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Gender oppression is defined as oppression associated with the gender norms, relations, and stratification of a given society. Modern norms of gender in western societies consist of the dichotomous, mutually exclusive categories of masculinity and femininity. Developing in tandem with industrial capitalism and the nation-state, they had particular consequences for women and men. While masculinity was to consist of rationality, autonomy, activity, aggression, and competitiveness (all qualities that made men the ideal participants in the emerging public sphere of economy and polity), femininity was defined in contrast as emotionality, dependency, passivity and nurturance – all qualities that deemed women’s place” in the private sphere. These naturalized views of gender categories were embedded in burgeoning disciplines such as biology and sociology. However, not only were they premised on a dichotomous conception of sex and gender, they were also premised on heterosexuality, middle-class status, and European ethnic origin. As such, the gender oppression embedded therein is associated not only with the category with less power in the binary (femininity), but also with subjects that somehow deviate from either category.
Mainstream sociology initially ignored gender as well as gender oppression, marginalizing feminist sociologists in the early years. The subsequent period of structural functionalism excused and even supported dichotomous gender norms and their oppression, arguing that gender roles and identities served some functions in society. Sociological recognition and theorization of gender oppression thus required the denaturalization of the concept of gender itself within the discipline. A first step occurred in the 1970s, with debates regarding the extent to which differences between the sexes” were biological. While this exchange enabled a limited discussion of gender oppression, the next set of debates allowed a greater role for the social” – moving from sex differences to sex roles and socialization
Studies of gender relations in societies around the world have demonstrated that almost everywhere in the modern era, though in culturally specific ways, femininity is associated with a domestic sphere while masculinity is associated with a public sphere. At the macro level, dichotomous and naturalized views of gender are evident in the gendering of economic, political, and other institutions, where especially elite men dominate every major institution in most societies around the world. Ultimately, this gendering shapes the experiences of different groups of women globally and is expressed in higher levels of poverty; lower levels of formal political power; trivialization and sexual objectification in media; gender-specific health issues such as eating disorders, greater risk of AIDS, inadequate food/health care, and ongoing challenges to reproductive autonomy; greater levels of fear; and greater risk of interpersonal violence, to name a few.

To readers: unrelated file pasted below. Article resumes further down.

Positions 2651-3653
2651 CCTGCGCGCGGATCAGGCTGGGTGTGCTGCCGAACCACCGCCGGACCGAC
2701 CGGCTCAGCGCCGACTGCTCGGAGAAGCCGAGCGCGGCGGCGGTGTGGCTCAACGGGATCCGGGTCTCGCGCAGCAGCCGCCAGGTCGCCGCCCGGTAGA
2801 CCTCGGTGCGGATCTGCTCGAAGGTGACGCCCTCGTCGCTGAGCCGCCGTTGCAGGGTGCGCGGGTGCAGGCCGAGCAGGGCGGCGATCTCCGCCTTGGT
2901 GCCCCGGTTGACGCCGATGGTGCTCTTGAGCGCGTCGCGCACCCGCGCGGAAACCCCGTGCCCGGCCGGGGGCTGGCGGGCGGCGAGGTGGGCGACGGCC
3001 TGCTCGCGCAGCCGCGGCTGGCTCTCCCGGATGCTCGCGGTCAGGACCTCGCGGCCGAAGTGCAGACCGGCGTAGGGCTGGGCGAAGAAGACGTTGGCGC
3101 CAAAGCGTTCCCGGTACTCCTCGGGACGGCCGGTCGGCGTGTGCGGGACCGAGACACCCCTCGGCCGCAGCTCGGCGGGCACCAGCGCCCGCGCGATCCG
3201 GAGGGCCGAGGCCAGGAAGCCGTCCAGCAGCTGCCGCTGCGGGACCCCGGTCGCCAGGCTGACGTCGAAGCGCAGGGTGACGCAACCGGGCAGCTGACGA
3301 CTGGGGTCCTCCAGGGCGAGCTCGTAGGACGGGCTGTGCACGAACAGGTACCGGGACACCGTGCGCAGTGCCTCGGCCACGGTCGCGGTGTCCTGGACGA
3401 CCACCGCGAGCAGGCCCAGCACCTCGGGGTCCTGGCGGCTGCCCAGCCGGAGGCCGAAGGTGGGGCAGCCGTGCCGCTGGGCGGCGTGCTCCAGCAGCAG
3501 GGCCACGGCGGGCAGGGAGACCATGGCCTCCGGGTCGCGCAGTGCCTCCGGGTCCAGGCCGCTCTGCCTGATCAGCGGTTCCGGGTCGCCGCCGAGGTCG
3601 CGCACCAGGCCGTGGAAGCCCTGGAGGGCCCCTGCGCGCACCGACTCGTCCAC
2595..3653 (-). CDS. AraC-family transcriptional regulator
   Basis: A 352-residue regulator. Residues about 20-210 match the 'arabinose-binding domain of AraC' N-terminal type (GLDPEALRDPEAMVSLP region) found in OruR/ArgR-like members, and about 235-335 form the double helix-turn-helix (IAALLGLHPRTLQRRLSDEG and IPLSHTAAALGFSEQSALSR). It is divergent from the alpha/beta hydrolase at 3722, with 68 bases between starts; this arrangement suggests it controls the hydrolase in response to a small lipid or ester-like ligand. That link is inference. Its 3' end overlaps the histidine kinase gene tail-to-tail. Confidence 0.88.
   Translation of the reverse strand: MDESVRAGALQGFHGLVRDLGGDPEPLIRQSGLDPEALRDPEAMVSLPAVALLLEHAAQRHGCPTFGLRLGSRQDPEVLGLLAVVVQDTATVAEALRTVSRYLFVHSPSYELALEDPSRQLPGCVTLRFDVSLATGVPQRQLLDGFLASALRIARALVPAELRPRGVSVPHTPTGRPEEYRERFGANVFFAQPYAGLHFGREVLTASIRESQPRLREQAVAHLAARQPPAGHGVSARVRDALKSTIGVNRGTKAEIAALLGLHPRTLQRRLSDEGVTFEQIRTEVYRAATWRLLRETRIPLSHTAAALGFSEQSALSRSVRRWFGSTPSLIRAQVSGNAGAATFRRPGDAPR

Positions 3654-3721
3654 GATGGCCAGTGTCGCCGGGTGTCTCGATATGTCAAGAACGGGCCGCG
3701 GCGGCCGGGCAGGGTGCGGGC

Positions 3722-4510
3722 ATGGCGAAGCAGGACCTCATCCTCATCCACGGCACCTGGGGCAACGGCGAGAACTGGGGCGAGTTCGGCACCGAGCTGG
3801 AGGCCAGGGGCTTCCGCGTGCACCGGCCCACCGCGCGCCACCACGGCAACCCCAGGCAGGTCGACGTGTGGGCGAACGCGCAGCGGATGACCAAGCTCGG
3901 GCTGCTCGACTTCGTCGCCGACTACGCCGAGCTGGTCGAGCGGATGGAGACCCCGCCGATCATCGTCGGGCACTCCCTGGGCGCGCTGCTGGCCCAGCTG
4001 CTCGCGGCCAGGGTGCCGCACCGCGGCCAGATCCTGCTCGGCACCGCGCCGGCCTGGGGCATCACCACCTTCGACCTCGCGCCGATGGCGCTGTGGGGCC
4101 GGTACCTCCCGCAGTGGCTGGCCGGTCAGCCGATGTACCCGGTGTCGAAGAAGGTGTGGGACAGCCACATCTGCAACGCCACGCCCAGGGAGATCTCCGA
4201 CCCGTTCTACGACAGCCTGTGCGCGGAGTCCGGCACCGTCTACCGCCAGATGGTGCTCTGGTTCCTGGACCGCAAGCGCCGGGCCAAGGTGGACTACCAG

Presently, the sociological approach to gender is even more socialized,” and gender is now recognized as a thoroughly social entity as well as a central organizing principle in all social systems, including work, politics, family, science, etc. As such, understanding of its complexity and scope has increased as well. Hence, a central area of interest in recent years has been the intersection of gender with other dimensions of experience and oppression, including race, class, culture, sex, and sexuality. Otherwise stated, while the above perspective elaborated the gender oppression of those who fit” the dichotomous gender categories of masculinity and femininity, this lens is particularly useful for understanding the gender oppression of those who do not or cannot fit” these categories. For example, the static and mutually exclusive norms of sex and gender that emerged in modernity denied the existence or personhood of the inter-sexed and the transgendered. Premised on hetero-sexuality, they denied the personhood of gays, lesbians, and bisexuals. Further premised on a masculine public sphere, working-class women who necessarily transgressed this space have also been made deviant. Moreover, these norms are fundamentally racialized in that they emerged in the context of the conflict-ridden contact between different peoples from the sixteenth century onwards. As European travelers in this period especially encountered racial and cultural others,” with their varying gender practices, European gender norms became a symbol of civilization, the deviation from which became a sign of racial and cultural inferiority. In this fashion, gender became a central vehicle for constructing racial and cultural hierarchy.
- Ferree, M. M., Lorber, J., & Hess, B. B. (eds.) (2000) Revisioning Gender. Altamira Press, Oxford.
- Peterson, V. S. & Runyan, A. (1999) Global Gender Issues. Westview Press, Oxford.